FALLS CITY – United Health Care and News Channel Nebraska emphasized the “small towns matter” campaign Wednesday at South Elementary School in Falls City, where over 230 students received new bicycle helmets.
There were over 500 registrations that included a 250-word essay describing why your school was deserving of the award. Fifteen of those came from Falls City and the one from Fourth grade teacher Leigh Anne Blankenship was chosen.
She was told that her class had the most essays written, but was surprised to learn at the presentation that her essay was drawn.
She said her essay talked about support of small business and small classrooms.
She is getting a first-hand experience about how an accident can ruin a summer break. She’ll be wearing a boot after breaking a bone in her foot last week, but said she feels better knowing the helmets will make the kids safer.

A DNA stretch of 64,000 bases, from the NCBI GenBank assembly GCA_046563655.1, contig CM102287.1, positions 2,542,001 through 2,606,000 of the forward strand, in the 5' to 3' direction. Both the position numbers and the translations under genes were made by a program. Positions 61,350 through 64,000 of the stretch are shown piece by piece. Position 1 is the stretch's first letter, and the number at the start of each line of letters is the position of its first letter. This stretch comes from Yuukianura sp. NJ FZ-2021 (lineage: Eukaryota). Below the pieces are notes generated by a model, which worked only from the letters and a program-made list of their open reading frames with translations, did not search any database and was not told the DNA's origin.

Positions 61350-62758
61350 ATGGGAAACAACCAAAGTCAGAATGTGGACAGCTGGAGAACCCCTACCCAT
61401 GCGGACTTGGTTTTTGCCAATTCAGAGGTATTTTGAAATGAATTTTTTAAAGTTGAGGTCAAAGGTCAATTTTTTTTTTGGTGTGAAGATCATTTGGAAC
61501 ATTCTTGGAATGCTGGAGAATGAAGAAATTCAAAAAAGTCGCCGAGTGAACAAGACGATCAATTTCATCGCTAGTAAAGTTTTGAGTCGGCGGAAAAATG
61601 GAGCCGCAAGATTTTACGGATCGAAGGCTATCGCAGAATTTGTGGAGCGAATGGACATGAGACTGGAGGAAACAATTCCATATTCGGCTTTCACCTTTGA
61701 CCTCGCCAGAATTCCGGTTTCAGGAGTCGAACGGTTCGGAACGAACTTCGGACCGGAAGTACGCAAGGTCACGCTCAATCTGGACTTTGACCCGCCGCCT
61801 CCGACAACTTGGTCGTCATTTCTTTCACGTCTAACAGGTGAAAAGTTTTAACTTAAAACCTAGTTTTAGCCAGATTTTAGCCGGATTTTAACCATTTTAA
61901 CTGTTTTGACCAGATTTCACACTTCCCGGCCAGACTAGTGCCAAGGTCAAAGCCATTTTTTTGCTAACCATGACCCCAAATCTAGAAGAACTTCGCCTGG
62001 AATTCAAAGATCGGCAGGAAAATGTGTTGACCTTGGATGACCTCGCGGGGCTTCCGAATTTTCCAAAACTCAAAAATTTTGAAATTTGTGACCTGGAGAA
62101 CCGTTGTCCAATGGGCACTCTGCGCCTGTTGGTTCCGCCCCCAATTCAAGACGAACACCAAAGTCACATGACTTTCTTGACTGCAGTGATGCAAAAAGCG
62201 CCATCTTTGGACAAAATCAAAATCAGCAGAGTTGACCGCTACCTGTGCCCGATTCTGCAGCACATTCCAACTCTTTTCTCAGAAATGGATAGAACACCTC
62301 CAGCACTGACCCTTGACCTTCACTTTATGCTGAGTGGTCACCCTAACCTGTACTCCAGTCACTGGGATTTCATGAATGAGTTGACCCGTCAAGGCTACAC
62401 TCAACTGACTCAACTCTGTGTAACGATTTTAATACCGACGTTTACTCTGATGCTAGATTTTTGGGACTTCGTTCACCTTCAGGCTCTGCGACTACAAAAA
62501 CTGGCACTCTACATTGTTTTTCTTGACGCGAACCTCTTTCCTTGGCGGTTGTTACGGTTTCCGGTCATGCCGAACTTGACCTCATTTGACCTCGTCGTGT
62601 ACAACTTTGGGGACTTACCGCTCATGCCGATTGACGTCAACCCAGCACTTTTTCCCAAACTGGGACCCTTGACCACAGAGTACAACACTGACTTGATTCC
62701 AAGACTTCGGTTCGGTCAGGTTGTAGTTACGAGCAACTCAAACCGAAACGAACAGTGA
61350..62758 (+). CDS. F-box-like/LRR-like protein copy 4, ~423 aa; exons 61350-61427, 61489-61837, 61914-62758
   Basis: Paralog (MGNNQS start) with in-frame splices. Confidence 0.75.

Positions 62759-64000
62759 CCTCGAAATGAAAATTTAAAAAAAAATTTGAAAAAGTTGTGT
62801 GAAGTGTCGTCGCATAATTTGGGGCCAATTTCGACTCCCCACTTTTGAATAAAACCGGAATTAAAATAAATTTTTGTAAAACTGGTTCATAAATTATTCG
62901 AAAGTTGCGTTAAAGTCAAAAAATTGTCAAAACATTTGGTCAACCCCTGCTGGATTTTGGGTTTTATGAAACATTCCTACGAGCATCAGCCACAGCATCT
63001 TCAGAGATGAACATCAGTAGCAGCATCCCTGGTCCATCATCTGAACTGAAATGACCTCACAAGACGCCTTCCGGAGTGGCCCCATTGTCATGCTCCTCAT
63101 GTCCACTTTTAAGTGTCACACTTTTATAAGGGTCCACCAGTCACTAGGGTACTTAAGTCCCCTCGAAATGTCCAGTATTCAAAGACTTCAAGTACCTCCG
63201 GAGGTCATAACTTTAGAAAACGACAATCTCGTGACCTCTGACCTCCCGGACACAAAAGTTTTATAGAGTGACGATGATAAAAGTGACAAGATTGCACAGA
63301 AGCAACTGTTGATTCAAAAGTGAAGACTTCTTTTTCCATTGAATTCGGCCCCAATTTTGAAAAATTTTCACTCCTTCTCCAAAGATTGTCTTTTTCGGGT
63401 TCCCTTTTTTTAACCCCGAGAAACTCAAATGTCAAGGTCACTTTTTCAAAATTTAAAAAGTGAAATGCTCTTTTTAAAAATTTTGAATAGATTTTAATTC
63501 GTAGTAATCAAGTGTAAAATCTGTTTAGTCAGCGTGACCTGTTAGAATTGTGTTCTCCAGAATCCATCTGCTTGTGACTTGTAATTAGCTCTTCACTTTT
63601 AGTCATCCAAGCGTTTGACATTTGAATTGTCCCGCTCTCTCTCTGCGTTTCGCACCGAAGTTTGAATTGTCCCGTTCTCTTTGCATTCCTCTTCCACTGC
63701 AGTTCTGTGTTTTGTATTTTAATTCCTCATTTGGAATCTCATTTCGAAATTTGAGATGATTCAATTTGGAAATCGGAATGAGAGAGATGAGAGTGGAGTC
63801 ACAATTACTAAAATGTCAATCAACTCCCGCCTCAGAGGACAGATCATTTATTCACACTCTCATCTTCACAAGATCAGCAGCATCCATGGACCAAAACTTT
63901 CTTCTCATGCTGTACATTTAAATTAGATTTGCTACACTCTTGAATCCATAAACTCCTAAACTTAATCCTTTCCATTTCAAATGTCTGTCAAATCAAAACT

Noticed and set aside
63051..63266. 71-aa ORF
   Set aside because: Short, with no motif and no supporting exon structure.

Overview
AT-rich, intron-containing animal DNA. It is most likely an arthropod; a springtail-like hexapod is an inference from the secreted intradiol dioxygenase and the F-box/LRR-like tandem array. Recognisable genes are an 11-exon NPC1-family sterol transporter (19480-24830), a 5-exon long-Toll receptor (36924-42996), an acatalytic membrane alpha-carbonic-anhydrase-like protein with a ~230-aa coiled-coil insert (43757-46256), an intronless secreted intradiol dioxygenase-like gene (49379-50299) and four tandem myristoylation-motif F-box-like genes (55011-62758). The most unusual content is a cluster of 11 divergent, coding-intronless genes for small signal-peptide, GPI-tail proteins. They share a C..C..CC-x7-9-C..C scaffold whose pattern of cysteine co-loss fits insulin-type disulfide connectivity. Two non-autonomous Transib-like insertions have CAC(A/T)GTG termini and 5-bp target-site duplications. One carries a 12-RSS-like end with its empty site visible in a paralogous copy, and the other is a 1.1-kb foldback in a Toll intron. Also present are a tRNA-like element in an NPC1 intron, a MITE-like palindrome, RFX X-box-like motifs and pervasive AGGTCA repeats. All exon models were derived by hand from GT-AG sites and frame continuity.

Blankenship: “I’m also proud of all my kids that wrote in for the essay. It’s important to teach our kids, I feel like just to have that responsibility and have a part in something. They were allowed to have a part of something that means something for our school.”
Mike Flood said United Health Care and News Channel Nebraska teamed up because small towns really do matter.
United Health Care CEO Rob Broomfield said active kids means active adults.
Broomfield: “I couldn’t think of anything that fit better with our mission of helping people live healthier lives and making the health system work better than getting actively involved in small towns all over the state of Nebraska.”
Superintendent Tim Heckenlively said the school is grateful for the helmets provided to second through fifth grade students and the idea that small towns matter.
Heckenlively: “Our school and Falls City exemplify the benefits of rural life in Nebraska.”
Principal Mike Wentz said bicycle safety has been a regular message for the students and drivers.
Wentz: “What better way to end the year than to send these kids out of here, all with a new helmet and ready to go. We hope it carries over to the summer for these kiddos to use those helmets and to make great choices down the road.”
Mayor Shawna Bindle, a paramedic, also addressed the students about the importance of safety.